It's estimated that around a fifth of adults live with chronic pain. That means they have to endure ongoing pain that lasts for six months or longer, and doesn't necessarily have a direct or treatable cause. For example, pain can linger on even when an underlying injury has healed, often thanks to a misfiring nervous system.
Especially in cases where no direct cause can be found, pain relief is the only realistic treatment. Most often, medication is the go-to solution. Unfortunately, pain relief drugs have several major problems associated with them.
- Most drugs simply block pain signals without reducing inflammation or doing anything else to physically improve matters.
- When pain is masked, sufferers can move in ways which worsen a condition without noticing.
- Tolerance to pain relief drugs can build up quickly, meaning dosages need to increase to deliver the same effects.
- Increased tolerance can lead to long-term health problems, including dependency.
Because of these problems, many people seek alternative treatments for their chronic pain. Acupuncture, yoga, meditation, and more can all give great results. However, there's a relatively new treatment that's fast increasing in popularity: infrared light.
How does infrared light treatment work?
Depending on their wavelength, infrared beams penetrate up to 7cm below the skin's surface, delivering energy direct to muscles, tendons, and joints.
This results in a deep heat massage, reducing inflammation and boosting healing blood flow. Infrared treatment has also been likened to spending time in the sun, but without the health risks linked with UV rays.
The infrared rays can be delivered in two main ways. Small, portable lamps can be shone directly onto the treatment area for local relief. Alternatively, an infrared 'sauna' cabin can be used to give full-body treatment.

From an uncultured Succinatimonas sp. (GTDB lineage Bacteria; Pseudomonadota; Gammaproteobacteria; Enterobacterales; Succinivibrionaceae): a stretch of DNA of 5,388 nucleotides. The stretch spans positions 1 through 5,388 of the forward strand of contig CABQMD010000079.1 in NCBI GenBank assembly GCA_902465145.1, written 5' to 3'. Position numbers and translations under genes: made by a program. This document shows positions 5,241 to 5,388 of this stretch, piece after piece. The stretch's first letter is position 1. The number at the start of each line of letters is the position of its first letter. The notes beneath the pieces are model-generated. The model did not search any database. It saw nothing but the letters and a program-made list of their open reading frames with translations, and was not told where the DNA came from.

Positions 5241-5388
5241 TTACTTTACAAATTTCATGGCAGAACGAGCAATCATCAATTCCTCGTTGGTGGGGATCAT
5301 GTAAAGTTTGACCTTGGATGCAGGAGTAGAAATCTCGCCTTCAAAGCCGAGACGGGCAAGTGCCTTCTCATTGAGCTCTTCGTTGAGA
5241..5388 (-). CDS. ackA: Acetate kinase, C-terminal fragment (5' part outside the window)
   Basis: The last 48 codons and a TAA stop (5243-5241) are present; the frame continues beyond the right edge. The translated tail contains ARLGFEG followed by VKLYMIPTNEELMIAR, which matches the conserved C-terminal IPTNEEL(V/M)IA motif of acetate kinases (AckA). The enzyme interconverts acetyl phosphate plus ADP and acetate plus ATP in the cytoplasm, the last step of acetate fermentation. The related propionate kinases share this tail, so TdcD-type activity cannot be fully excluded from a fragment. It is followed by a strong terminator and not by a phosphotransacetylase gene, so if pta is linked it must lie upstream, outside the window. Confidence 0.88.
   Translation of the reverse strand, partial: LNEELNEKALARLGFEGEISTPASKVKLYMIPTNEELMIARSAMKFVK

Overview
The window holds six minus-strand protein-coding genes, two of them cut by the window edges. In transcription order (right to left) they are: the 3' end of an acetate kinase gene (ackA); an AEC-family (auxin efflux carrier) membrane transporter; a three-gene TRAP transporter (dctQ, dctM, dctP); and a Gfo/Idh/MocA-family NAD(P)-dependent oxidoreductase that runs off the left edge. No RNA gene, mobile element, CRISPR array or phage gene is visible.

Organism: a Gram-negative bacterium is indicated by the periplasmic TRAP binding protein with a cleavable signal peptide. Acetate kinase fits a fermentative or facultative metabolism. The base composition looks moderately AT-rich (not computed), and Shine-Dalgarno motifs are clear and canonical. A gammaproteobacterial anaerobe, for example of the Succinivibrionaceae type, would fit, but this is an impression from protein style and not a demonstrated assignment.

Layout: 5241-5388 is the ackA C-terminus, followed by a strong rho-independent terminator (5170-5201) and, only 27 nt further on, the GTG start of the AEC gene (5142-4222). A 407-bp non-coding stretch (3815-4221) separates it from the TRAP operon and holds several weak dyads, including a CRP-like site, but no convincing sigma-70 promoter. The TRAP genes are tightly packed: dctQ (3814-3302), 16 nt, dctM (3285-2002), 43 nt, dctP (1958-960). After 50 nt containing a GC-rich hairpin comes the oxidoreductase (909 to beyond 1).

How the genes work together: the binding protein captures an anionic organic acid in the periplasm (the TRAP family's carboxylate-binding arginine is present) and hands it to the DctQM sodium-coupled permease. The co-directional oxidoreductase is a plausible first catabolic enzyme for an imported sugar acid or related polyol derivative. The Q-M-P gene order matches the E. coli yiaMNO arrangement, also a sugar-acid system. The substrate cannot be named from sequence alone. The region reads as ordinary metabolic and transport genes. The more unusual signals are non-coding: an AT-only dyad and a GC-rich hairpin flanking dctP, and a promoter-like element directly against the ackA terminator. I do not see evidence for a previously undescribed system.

Scientific studies have shown mixed results for infrared pain relief, with some patients benefiting much more than others. But pain control is highly personal, and what works well for one may do nothing for another.
However, considering that supervised infrared treatment is completely safe, there's no health risk in seeing if it could work for your particular condition.
What conditions can infrared treat?
Infrared treatment has been reported to give good results for several major conditions:
Arthritis – Patients report lower pain levels, along with reduced swelling and stiffness.
Fibromyalgia – As it has no single known cause, fibromyalgia is very difficult to treat. However, when it's applied over several months, infrared is reported to help reduce symptoms for many sufferers.
Chronic back pain – Where no treatable cause has been identified, infrared can help up to three quarters of chronic back pain sufferers. There are also reports that it can ease the depression and anxiety that often goes with the condition.
Multiple Sclerosis – As well as reducing the pain that accompanies multiple sclerosis, some sufferers have found infrared improves physical strength and movement control.
Carpal Tunnel Syndrome – Infrared can help reduce the swelling and pain of repetitive strain injuries, including carpal tunnel syndrome.
There are also indications that infrared can have beneficial effects on diabetes neuropathy, chronic fatigue syndrome, and bursitis. However, the evidence for relief of these conditions isn't as strong.
Chronic pain is a complicated condition, and no single treatment fits all cases. On its own, infrared isn't going to work miracles. But as part of an all-round pain management plan, it could make a vital contribution to your strategy.
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